A Journey with Love and Laughter

Read about our family as we journey through life as a family, with siblings, school and spina bifida, and lots of fun and laughter along the way!

Thursday, July 17, 2014

The Dentist

Nick has been going to the dentist to get 9 cavities filled.
9 cavities!

I have since found out that the Ditropan was probably to blame for the cavities. The sugary oral liquid given three times a day for years, on top of the fact that the same medical gives a dry mouth that can impact cavities as well... And the sensitive gag reflex that prevents us from getting at the back without a fight.
I wish I had know this before and been more prepared for the cavity consequences.

We were referred to a specialized Kids Dentistry clinic and came up with a plan.
We had a couple of different choices to get them fixed.

1. Using General Anesthesia, they offered in the clinic (not even considered) or the hospital. It means that they can fix all the teeth at the same time, but it also means general anesthesia
2. Using freezing, nitrous and/or an oral medication to make him sleepy. It means that he will be awake (but sleepy), but they can't do it all in one sitting.

We decided on option #2, all of three of the choices. We talked about all of the different things they do to help to calm Nick if he gets upset and make it a non-negative experience.

The first appointment didn't go entirely as planned. Nick was scared, I hadn't been 100% sure of what to expect. We stopped when he started to get upset and crying when they had done 3 teeth on the bottom.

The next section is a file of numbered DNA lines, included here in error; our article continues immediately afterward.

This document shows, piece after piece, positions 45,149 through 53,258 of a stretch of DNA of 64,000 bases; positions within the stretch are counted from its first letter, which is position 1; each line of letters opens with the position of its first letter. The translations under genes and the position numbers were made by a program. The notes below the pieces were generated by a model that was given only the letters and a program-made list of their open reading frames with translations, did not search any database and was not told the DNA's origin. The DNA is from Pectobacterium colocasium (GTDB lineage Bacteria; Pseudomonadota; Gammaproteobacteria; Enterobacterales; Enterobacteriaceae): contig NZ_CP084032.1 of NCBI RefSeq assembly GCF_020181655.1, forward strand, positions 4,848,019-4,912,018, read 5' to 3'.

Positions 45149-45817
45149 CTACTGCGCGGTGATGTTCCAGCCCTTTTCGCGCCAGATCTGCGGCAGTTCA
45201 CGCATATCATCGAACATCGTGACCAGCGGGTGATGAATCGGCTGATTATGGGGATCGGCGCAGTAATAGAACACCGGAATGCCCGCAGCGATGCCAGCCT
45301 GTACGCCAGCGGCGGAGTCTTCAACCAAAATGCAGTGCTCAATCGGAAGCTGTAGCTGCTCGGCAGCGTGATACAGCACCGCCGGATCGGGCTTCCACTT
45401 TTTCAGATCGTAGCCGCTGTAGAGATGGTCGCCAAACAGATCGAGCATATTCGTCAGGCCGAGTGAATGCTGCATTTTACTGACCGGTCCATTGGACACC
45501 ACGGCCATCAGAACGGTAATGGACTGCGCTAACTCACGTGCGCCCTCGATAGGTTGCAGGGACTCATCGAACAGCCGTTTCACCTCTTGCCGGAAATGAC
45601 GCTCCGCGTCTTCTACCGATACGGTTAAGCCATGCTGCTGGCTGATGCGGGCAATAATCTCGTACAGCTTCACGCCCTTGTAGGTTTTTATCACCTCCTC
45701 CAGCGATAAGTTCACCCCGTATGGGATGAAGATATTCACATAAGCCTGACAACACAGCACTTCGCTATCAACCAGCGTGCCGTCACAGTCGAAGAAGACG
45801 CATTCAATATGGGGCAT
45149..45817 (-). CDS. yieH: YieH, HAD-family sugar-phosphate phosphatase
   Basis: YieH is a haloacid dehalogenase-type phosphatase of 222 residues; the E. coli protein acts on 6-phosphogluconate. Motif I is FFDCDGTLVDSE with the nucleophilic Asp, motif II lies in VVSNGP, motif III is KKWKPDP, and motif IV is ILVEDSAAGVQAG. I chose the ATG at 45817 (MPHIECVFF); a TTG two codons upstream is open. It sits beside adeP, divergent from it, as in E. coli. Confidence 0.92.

He didn't like the feel of the rubber (latex free) dam they put in his mouth. I know from experience it feels suffocating, especially for a kid. And the pressure is uncomfortable.

I had looked at Sick Kids referral to see if we should go there. But after talking with Nick I thought that we still might have a chance to avoid general anesthesia. So I didn't follow through with getting a referral.

For the next appointment we practiced calming. And breathing through our noses (and inhaling the nitrous oxide) when Nick got scared. We were much more prepared. 

So the next time we went, we did top and bottom on the opposite side and Nick did great. I was so happy.
We only had one appointment left, with 2 teeth and then we were done with the dentist for a while.
That was the plan.

It didn't go as planned.
Nick got very stubborn and wouldn't let them doing anything.
He refused to let them take his blood pressure, or drink his sleepy medicine. I ended up syringing it into his mouth, and after an hour he was sleepy.

Then he got upset about everything. The freezing made him cry. Even with more freezing. He got upset with everything they tried to put in his mouth. Crying big tears that rolled down his face and into his ears. He would fall asleep when they stopped. But start up again if we tried again.
We tried everything to calm him down. But he just kept crying and saying no.
We tried about 4 times before giving up and leaving without doing anything. (Except drug him up). The dentist was great and very patient with him.

I'm not sure what we are going to do next. The 2 teeth we left for last are the ones that need to most work (potential root canal for a front tooth and cap for a back tooth). I know it is just baby teeth, and they will fall out anyways. They still lay the ground work for adult teeth.
But if we start talking about pulling or that they are just baby teeth, I imagine what Nick's smile would look like for 3 years without a front tooth and I want to cry.

It would have been nice to be able to have identified the need for general anesthesia (which he is getting for his surgery anyways) and be able to do everything at the same time. But it is too late for that now.

I am really hoping that with all of the concentration we have put on his surgery that I might have sprung this dentist visit on him and that is what caused him to be so upset and scared.
I'm hoping his teeth will be ok while we wait to figure out what to do.

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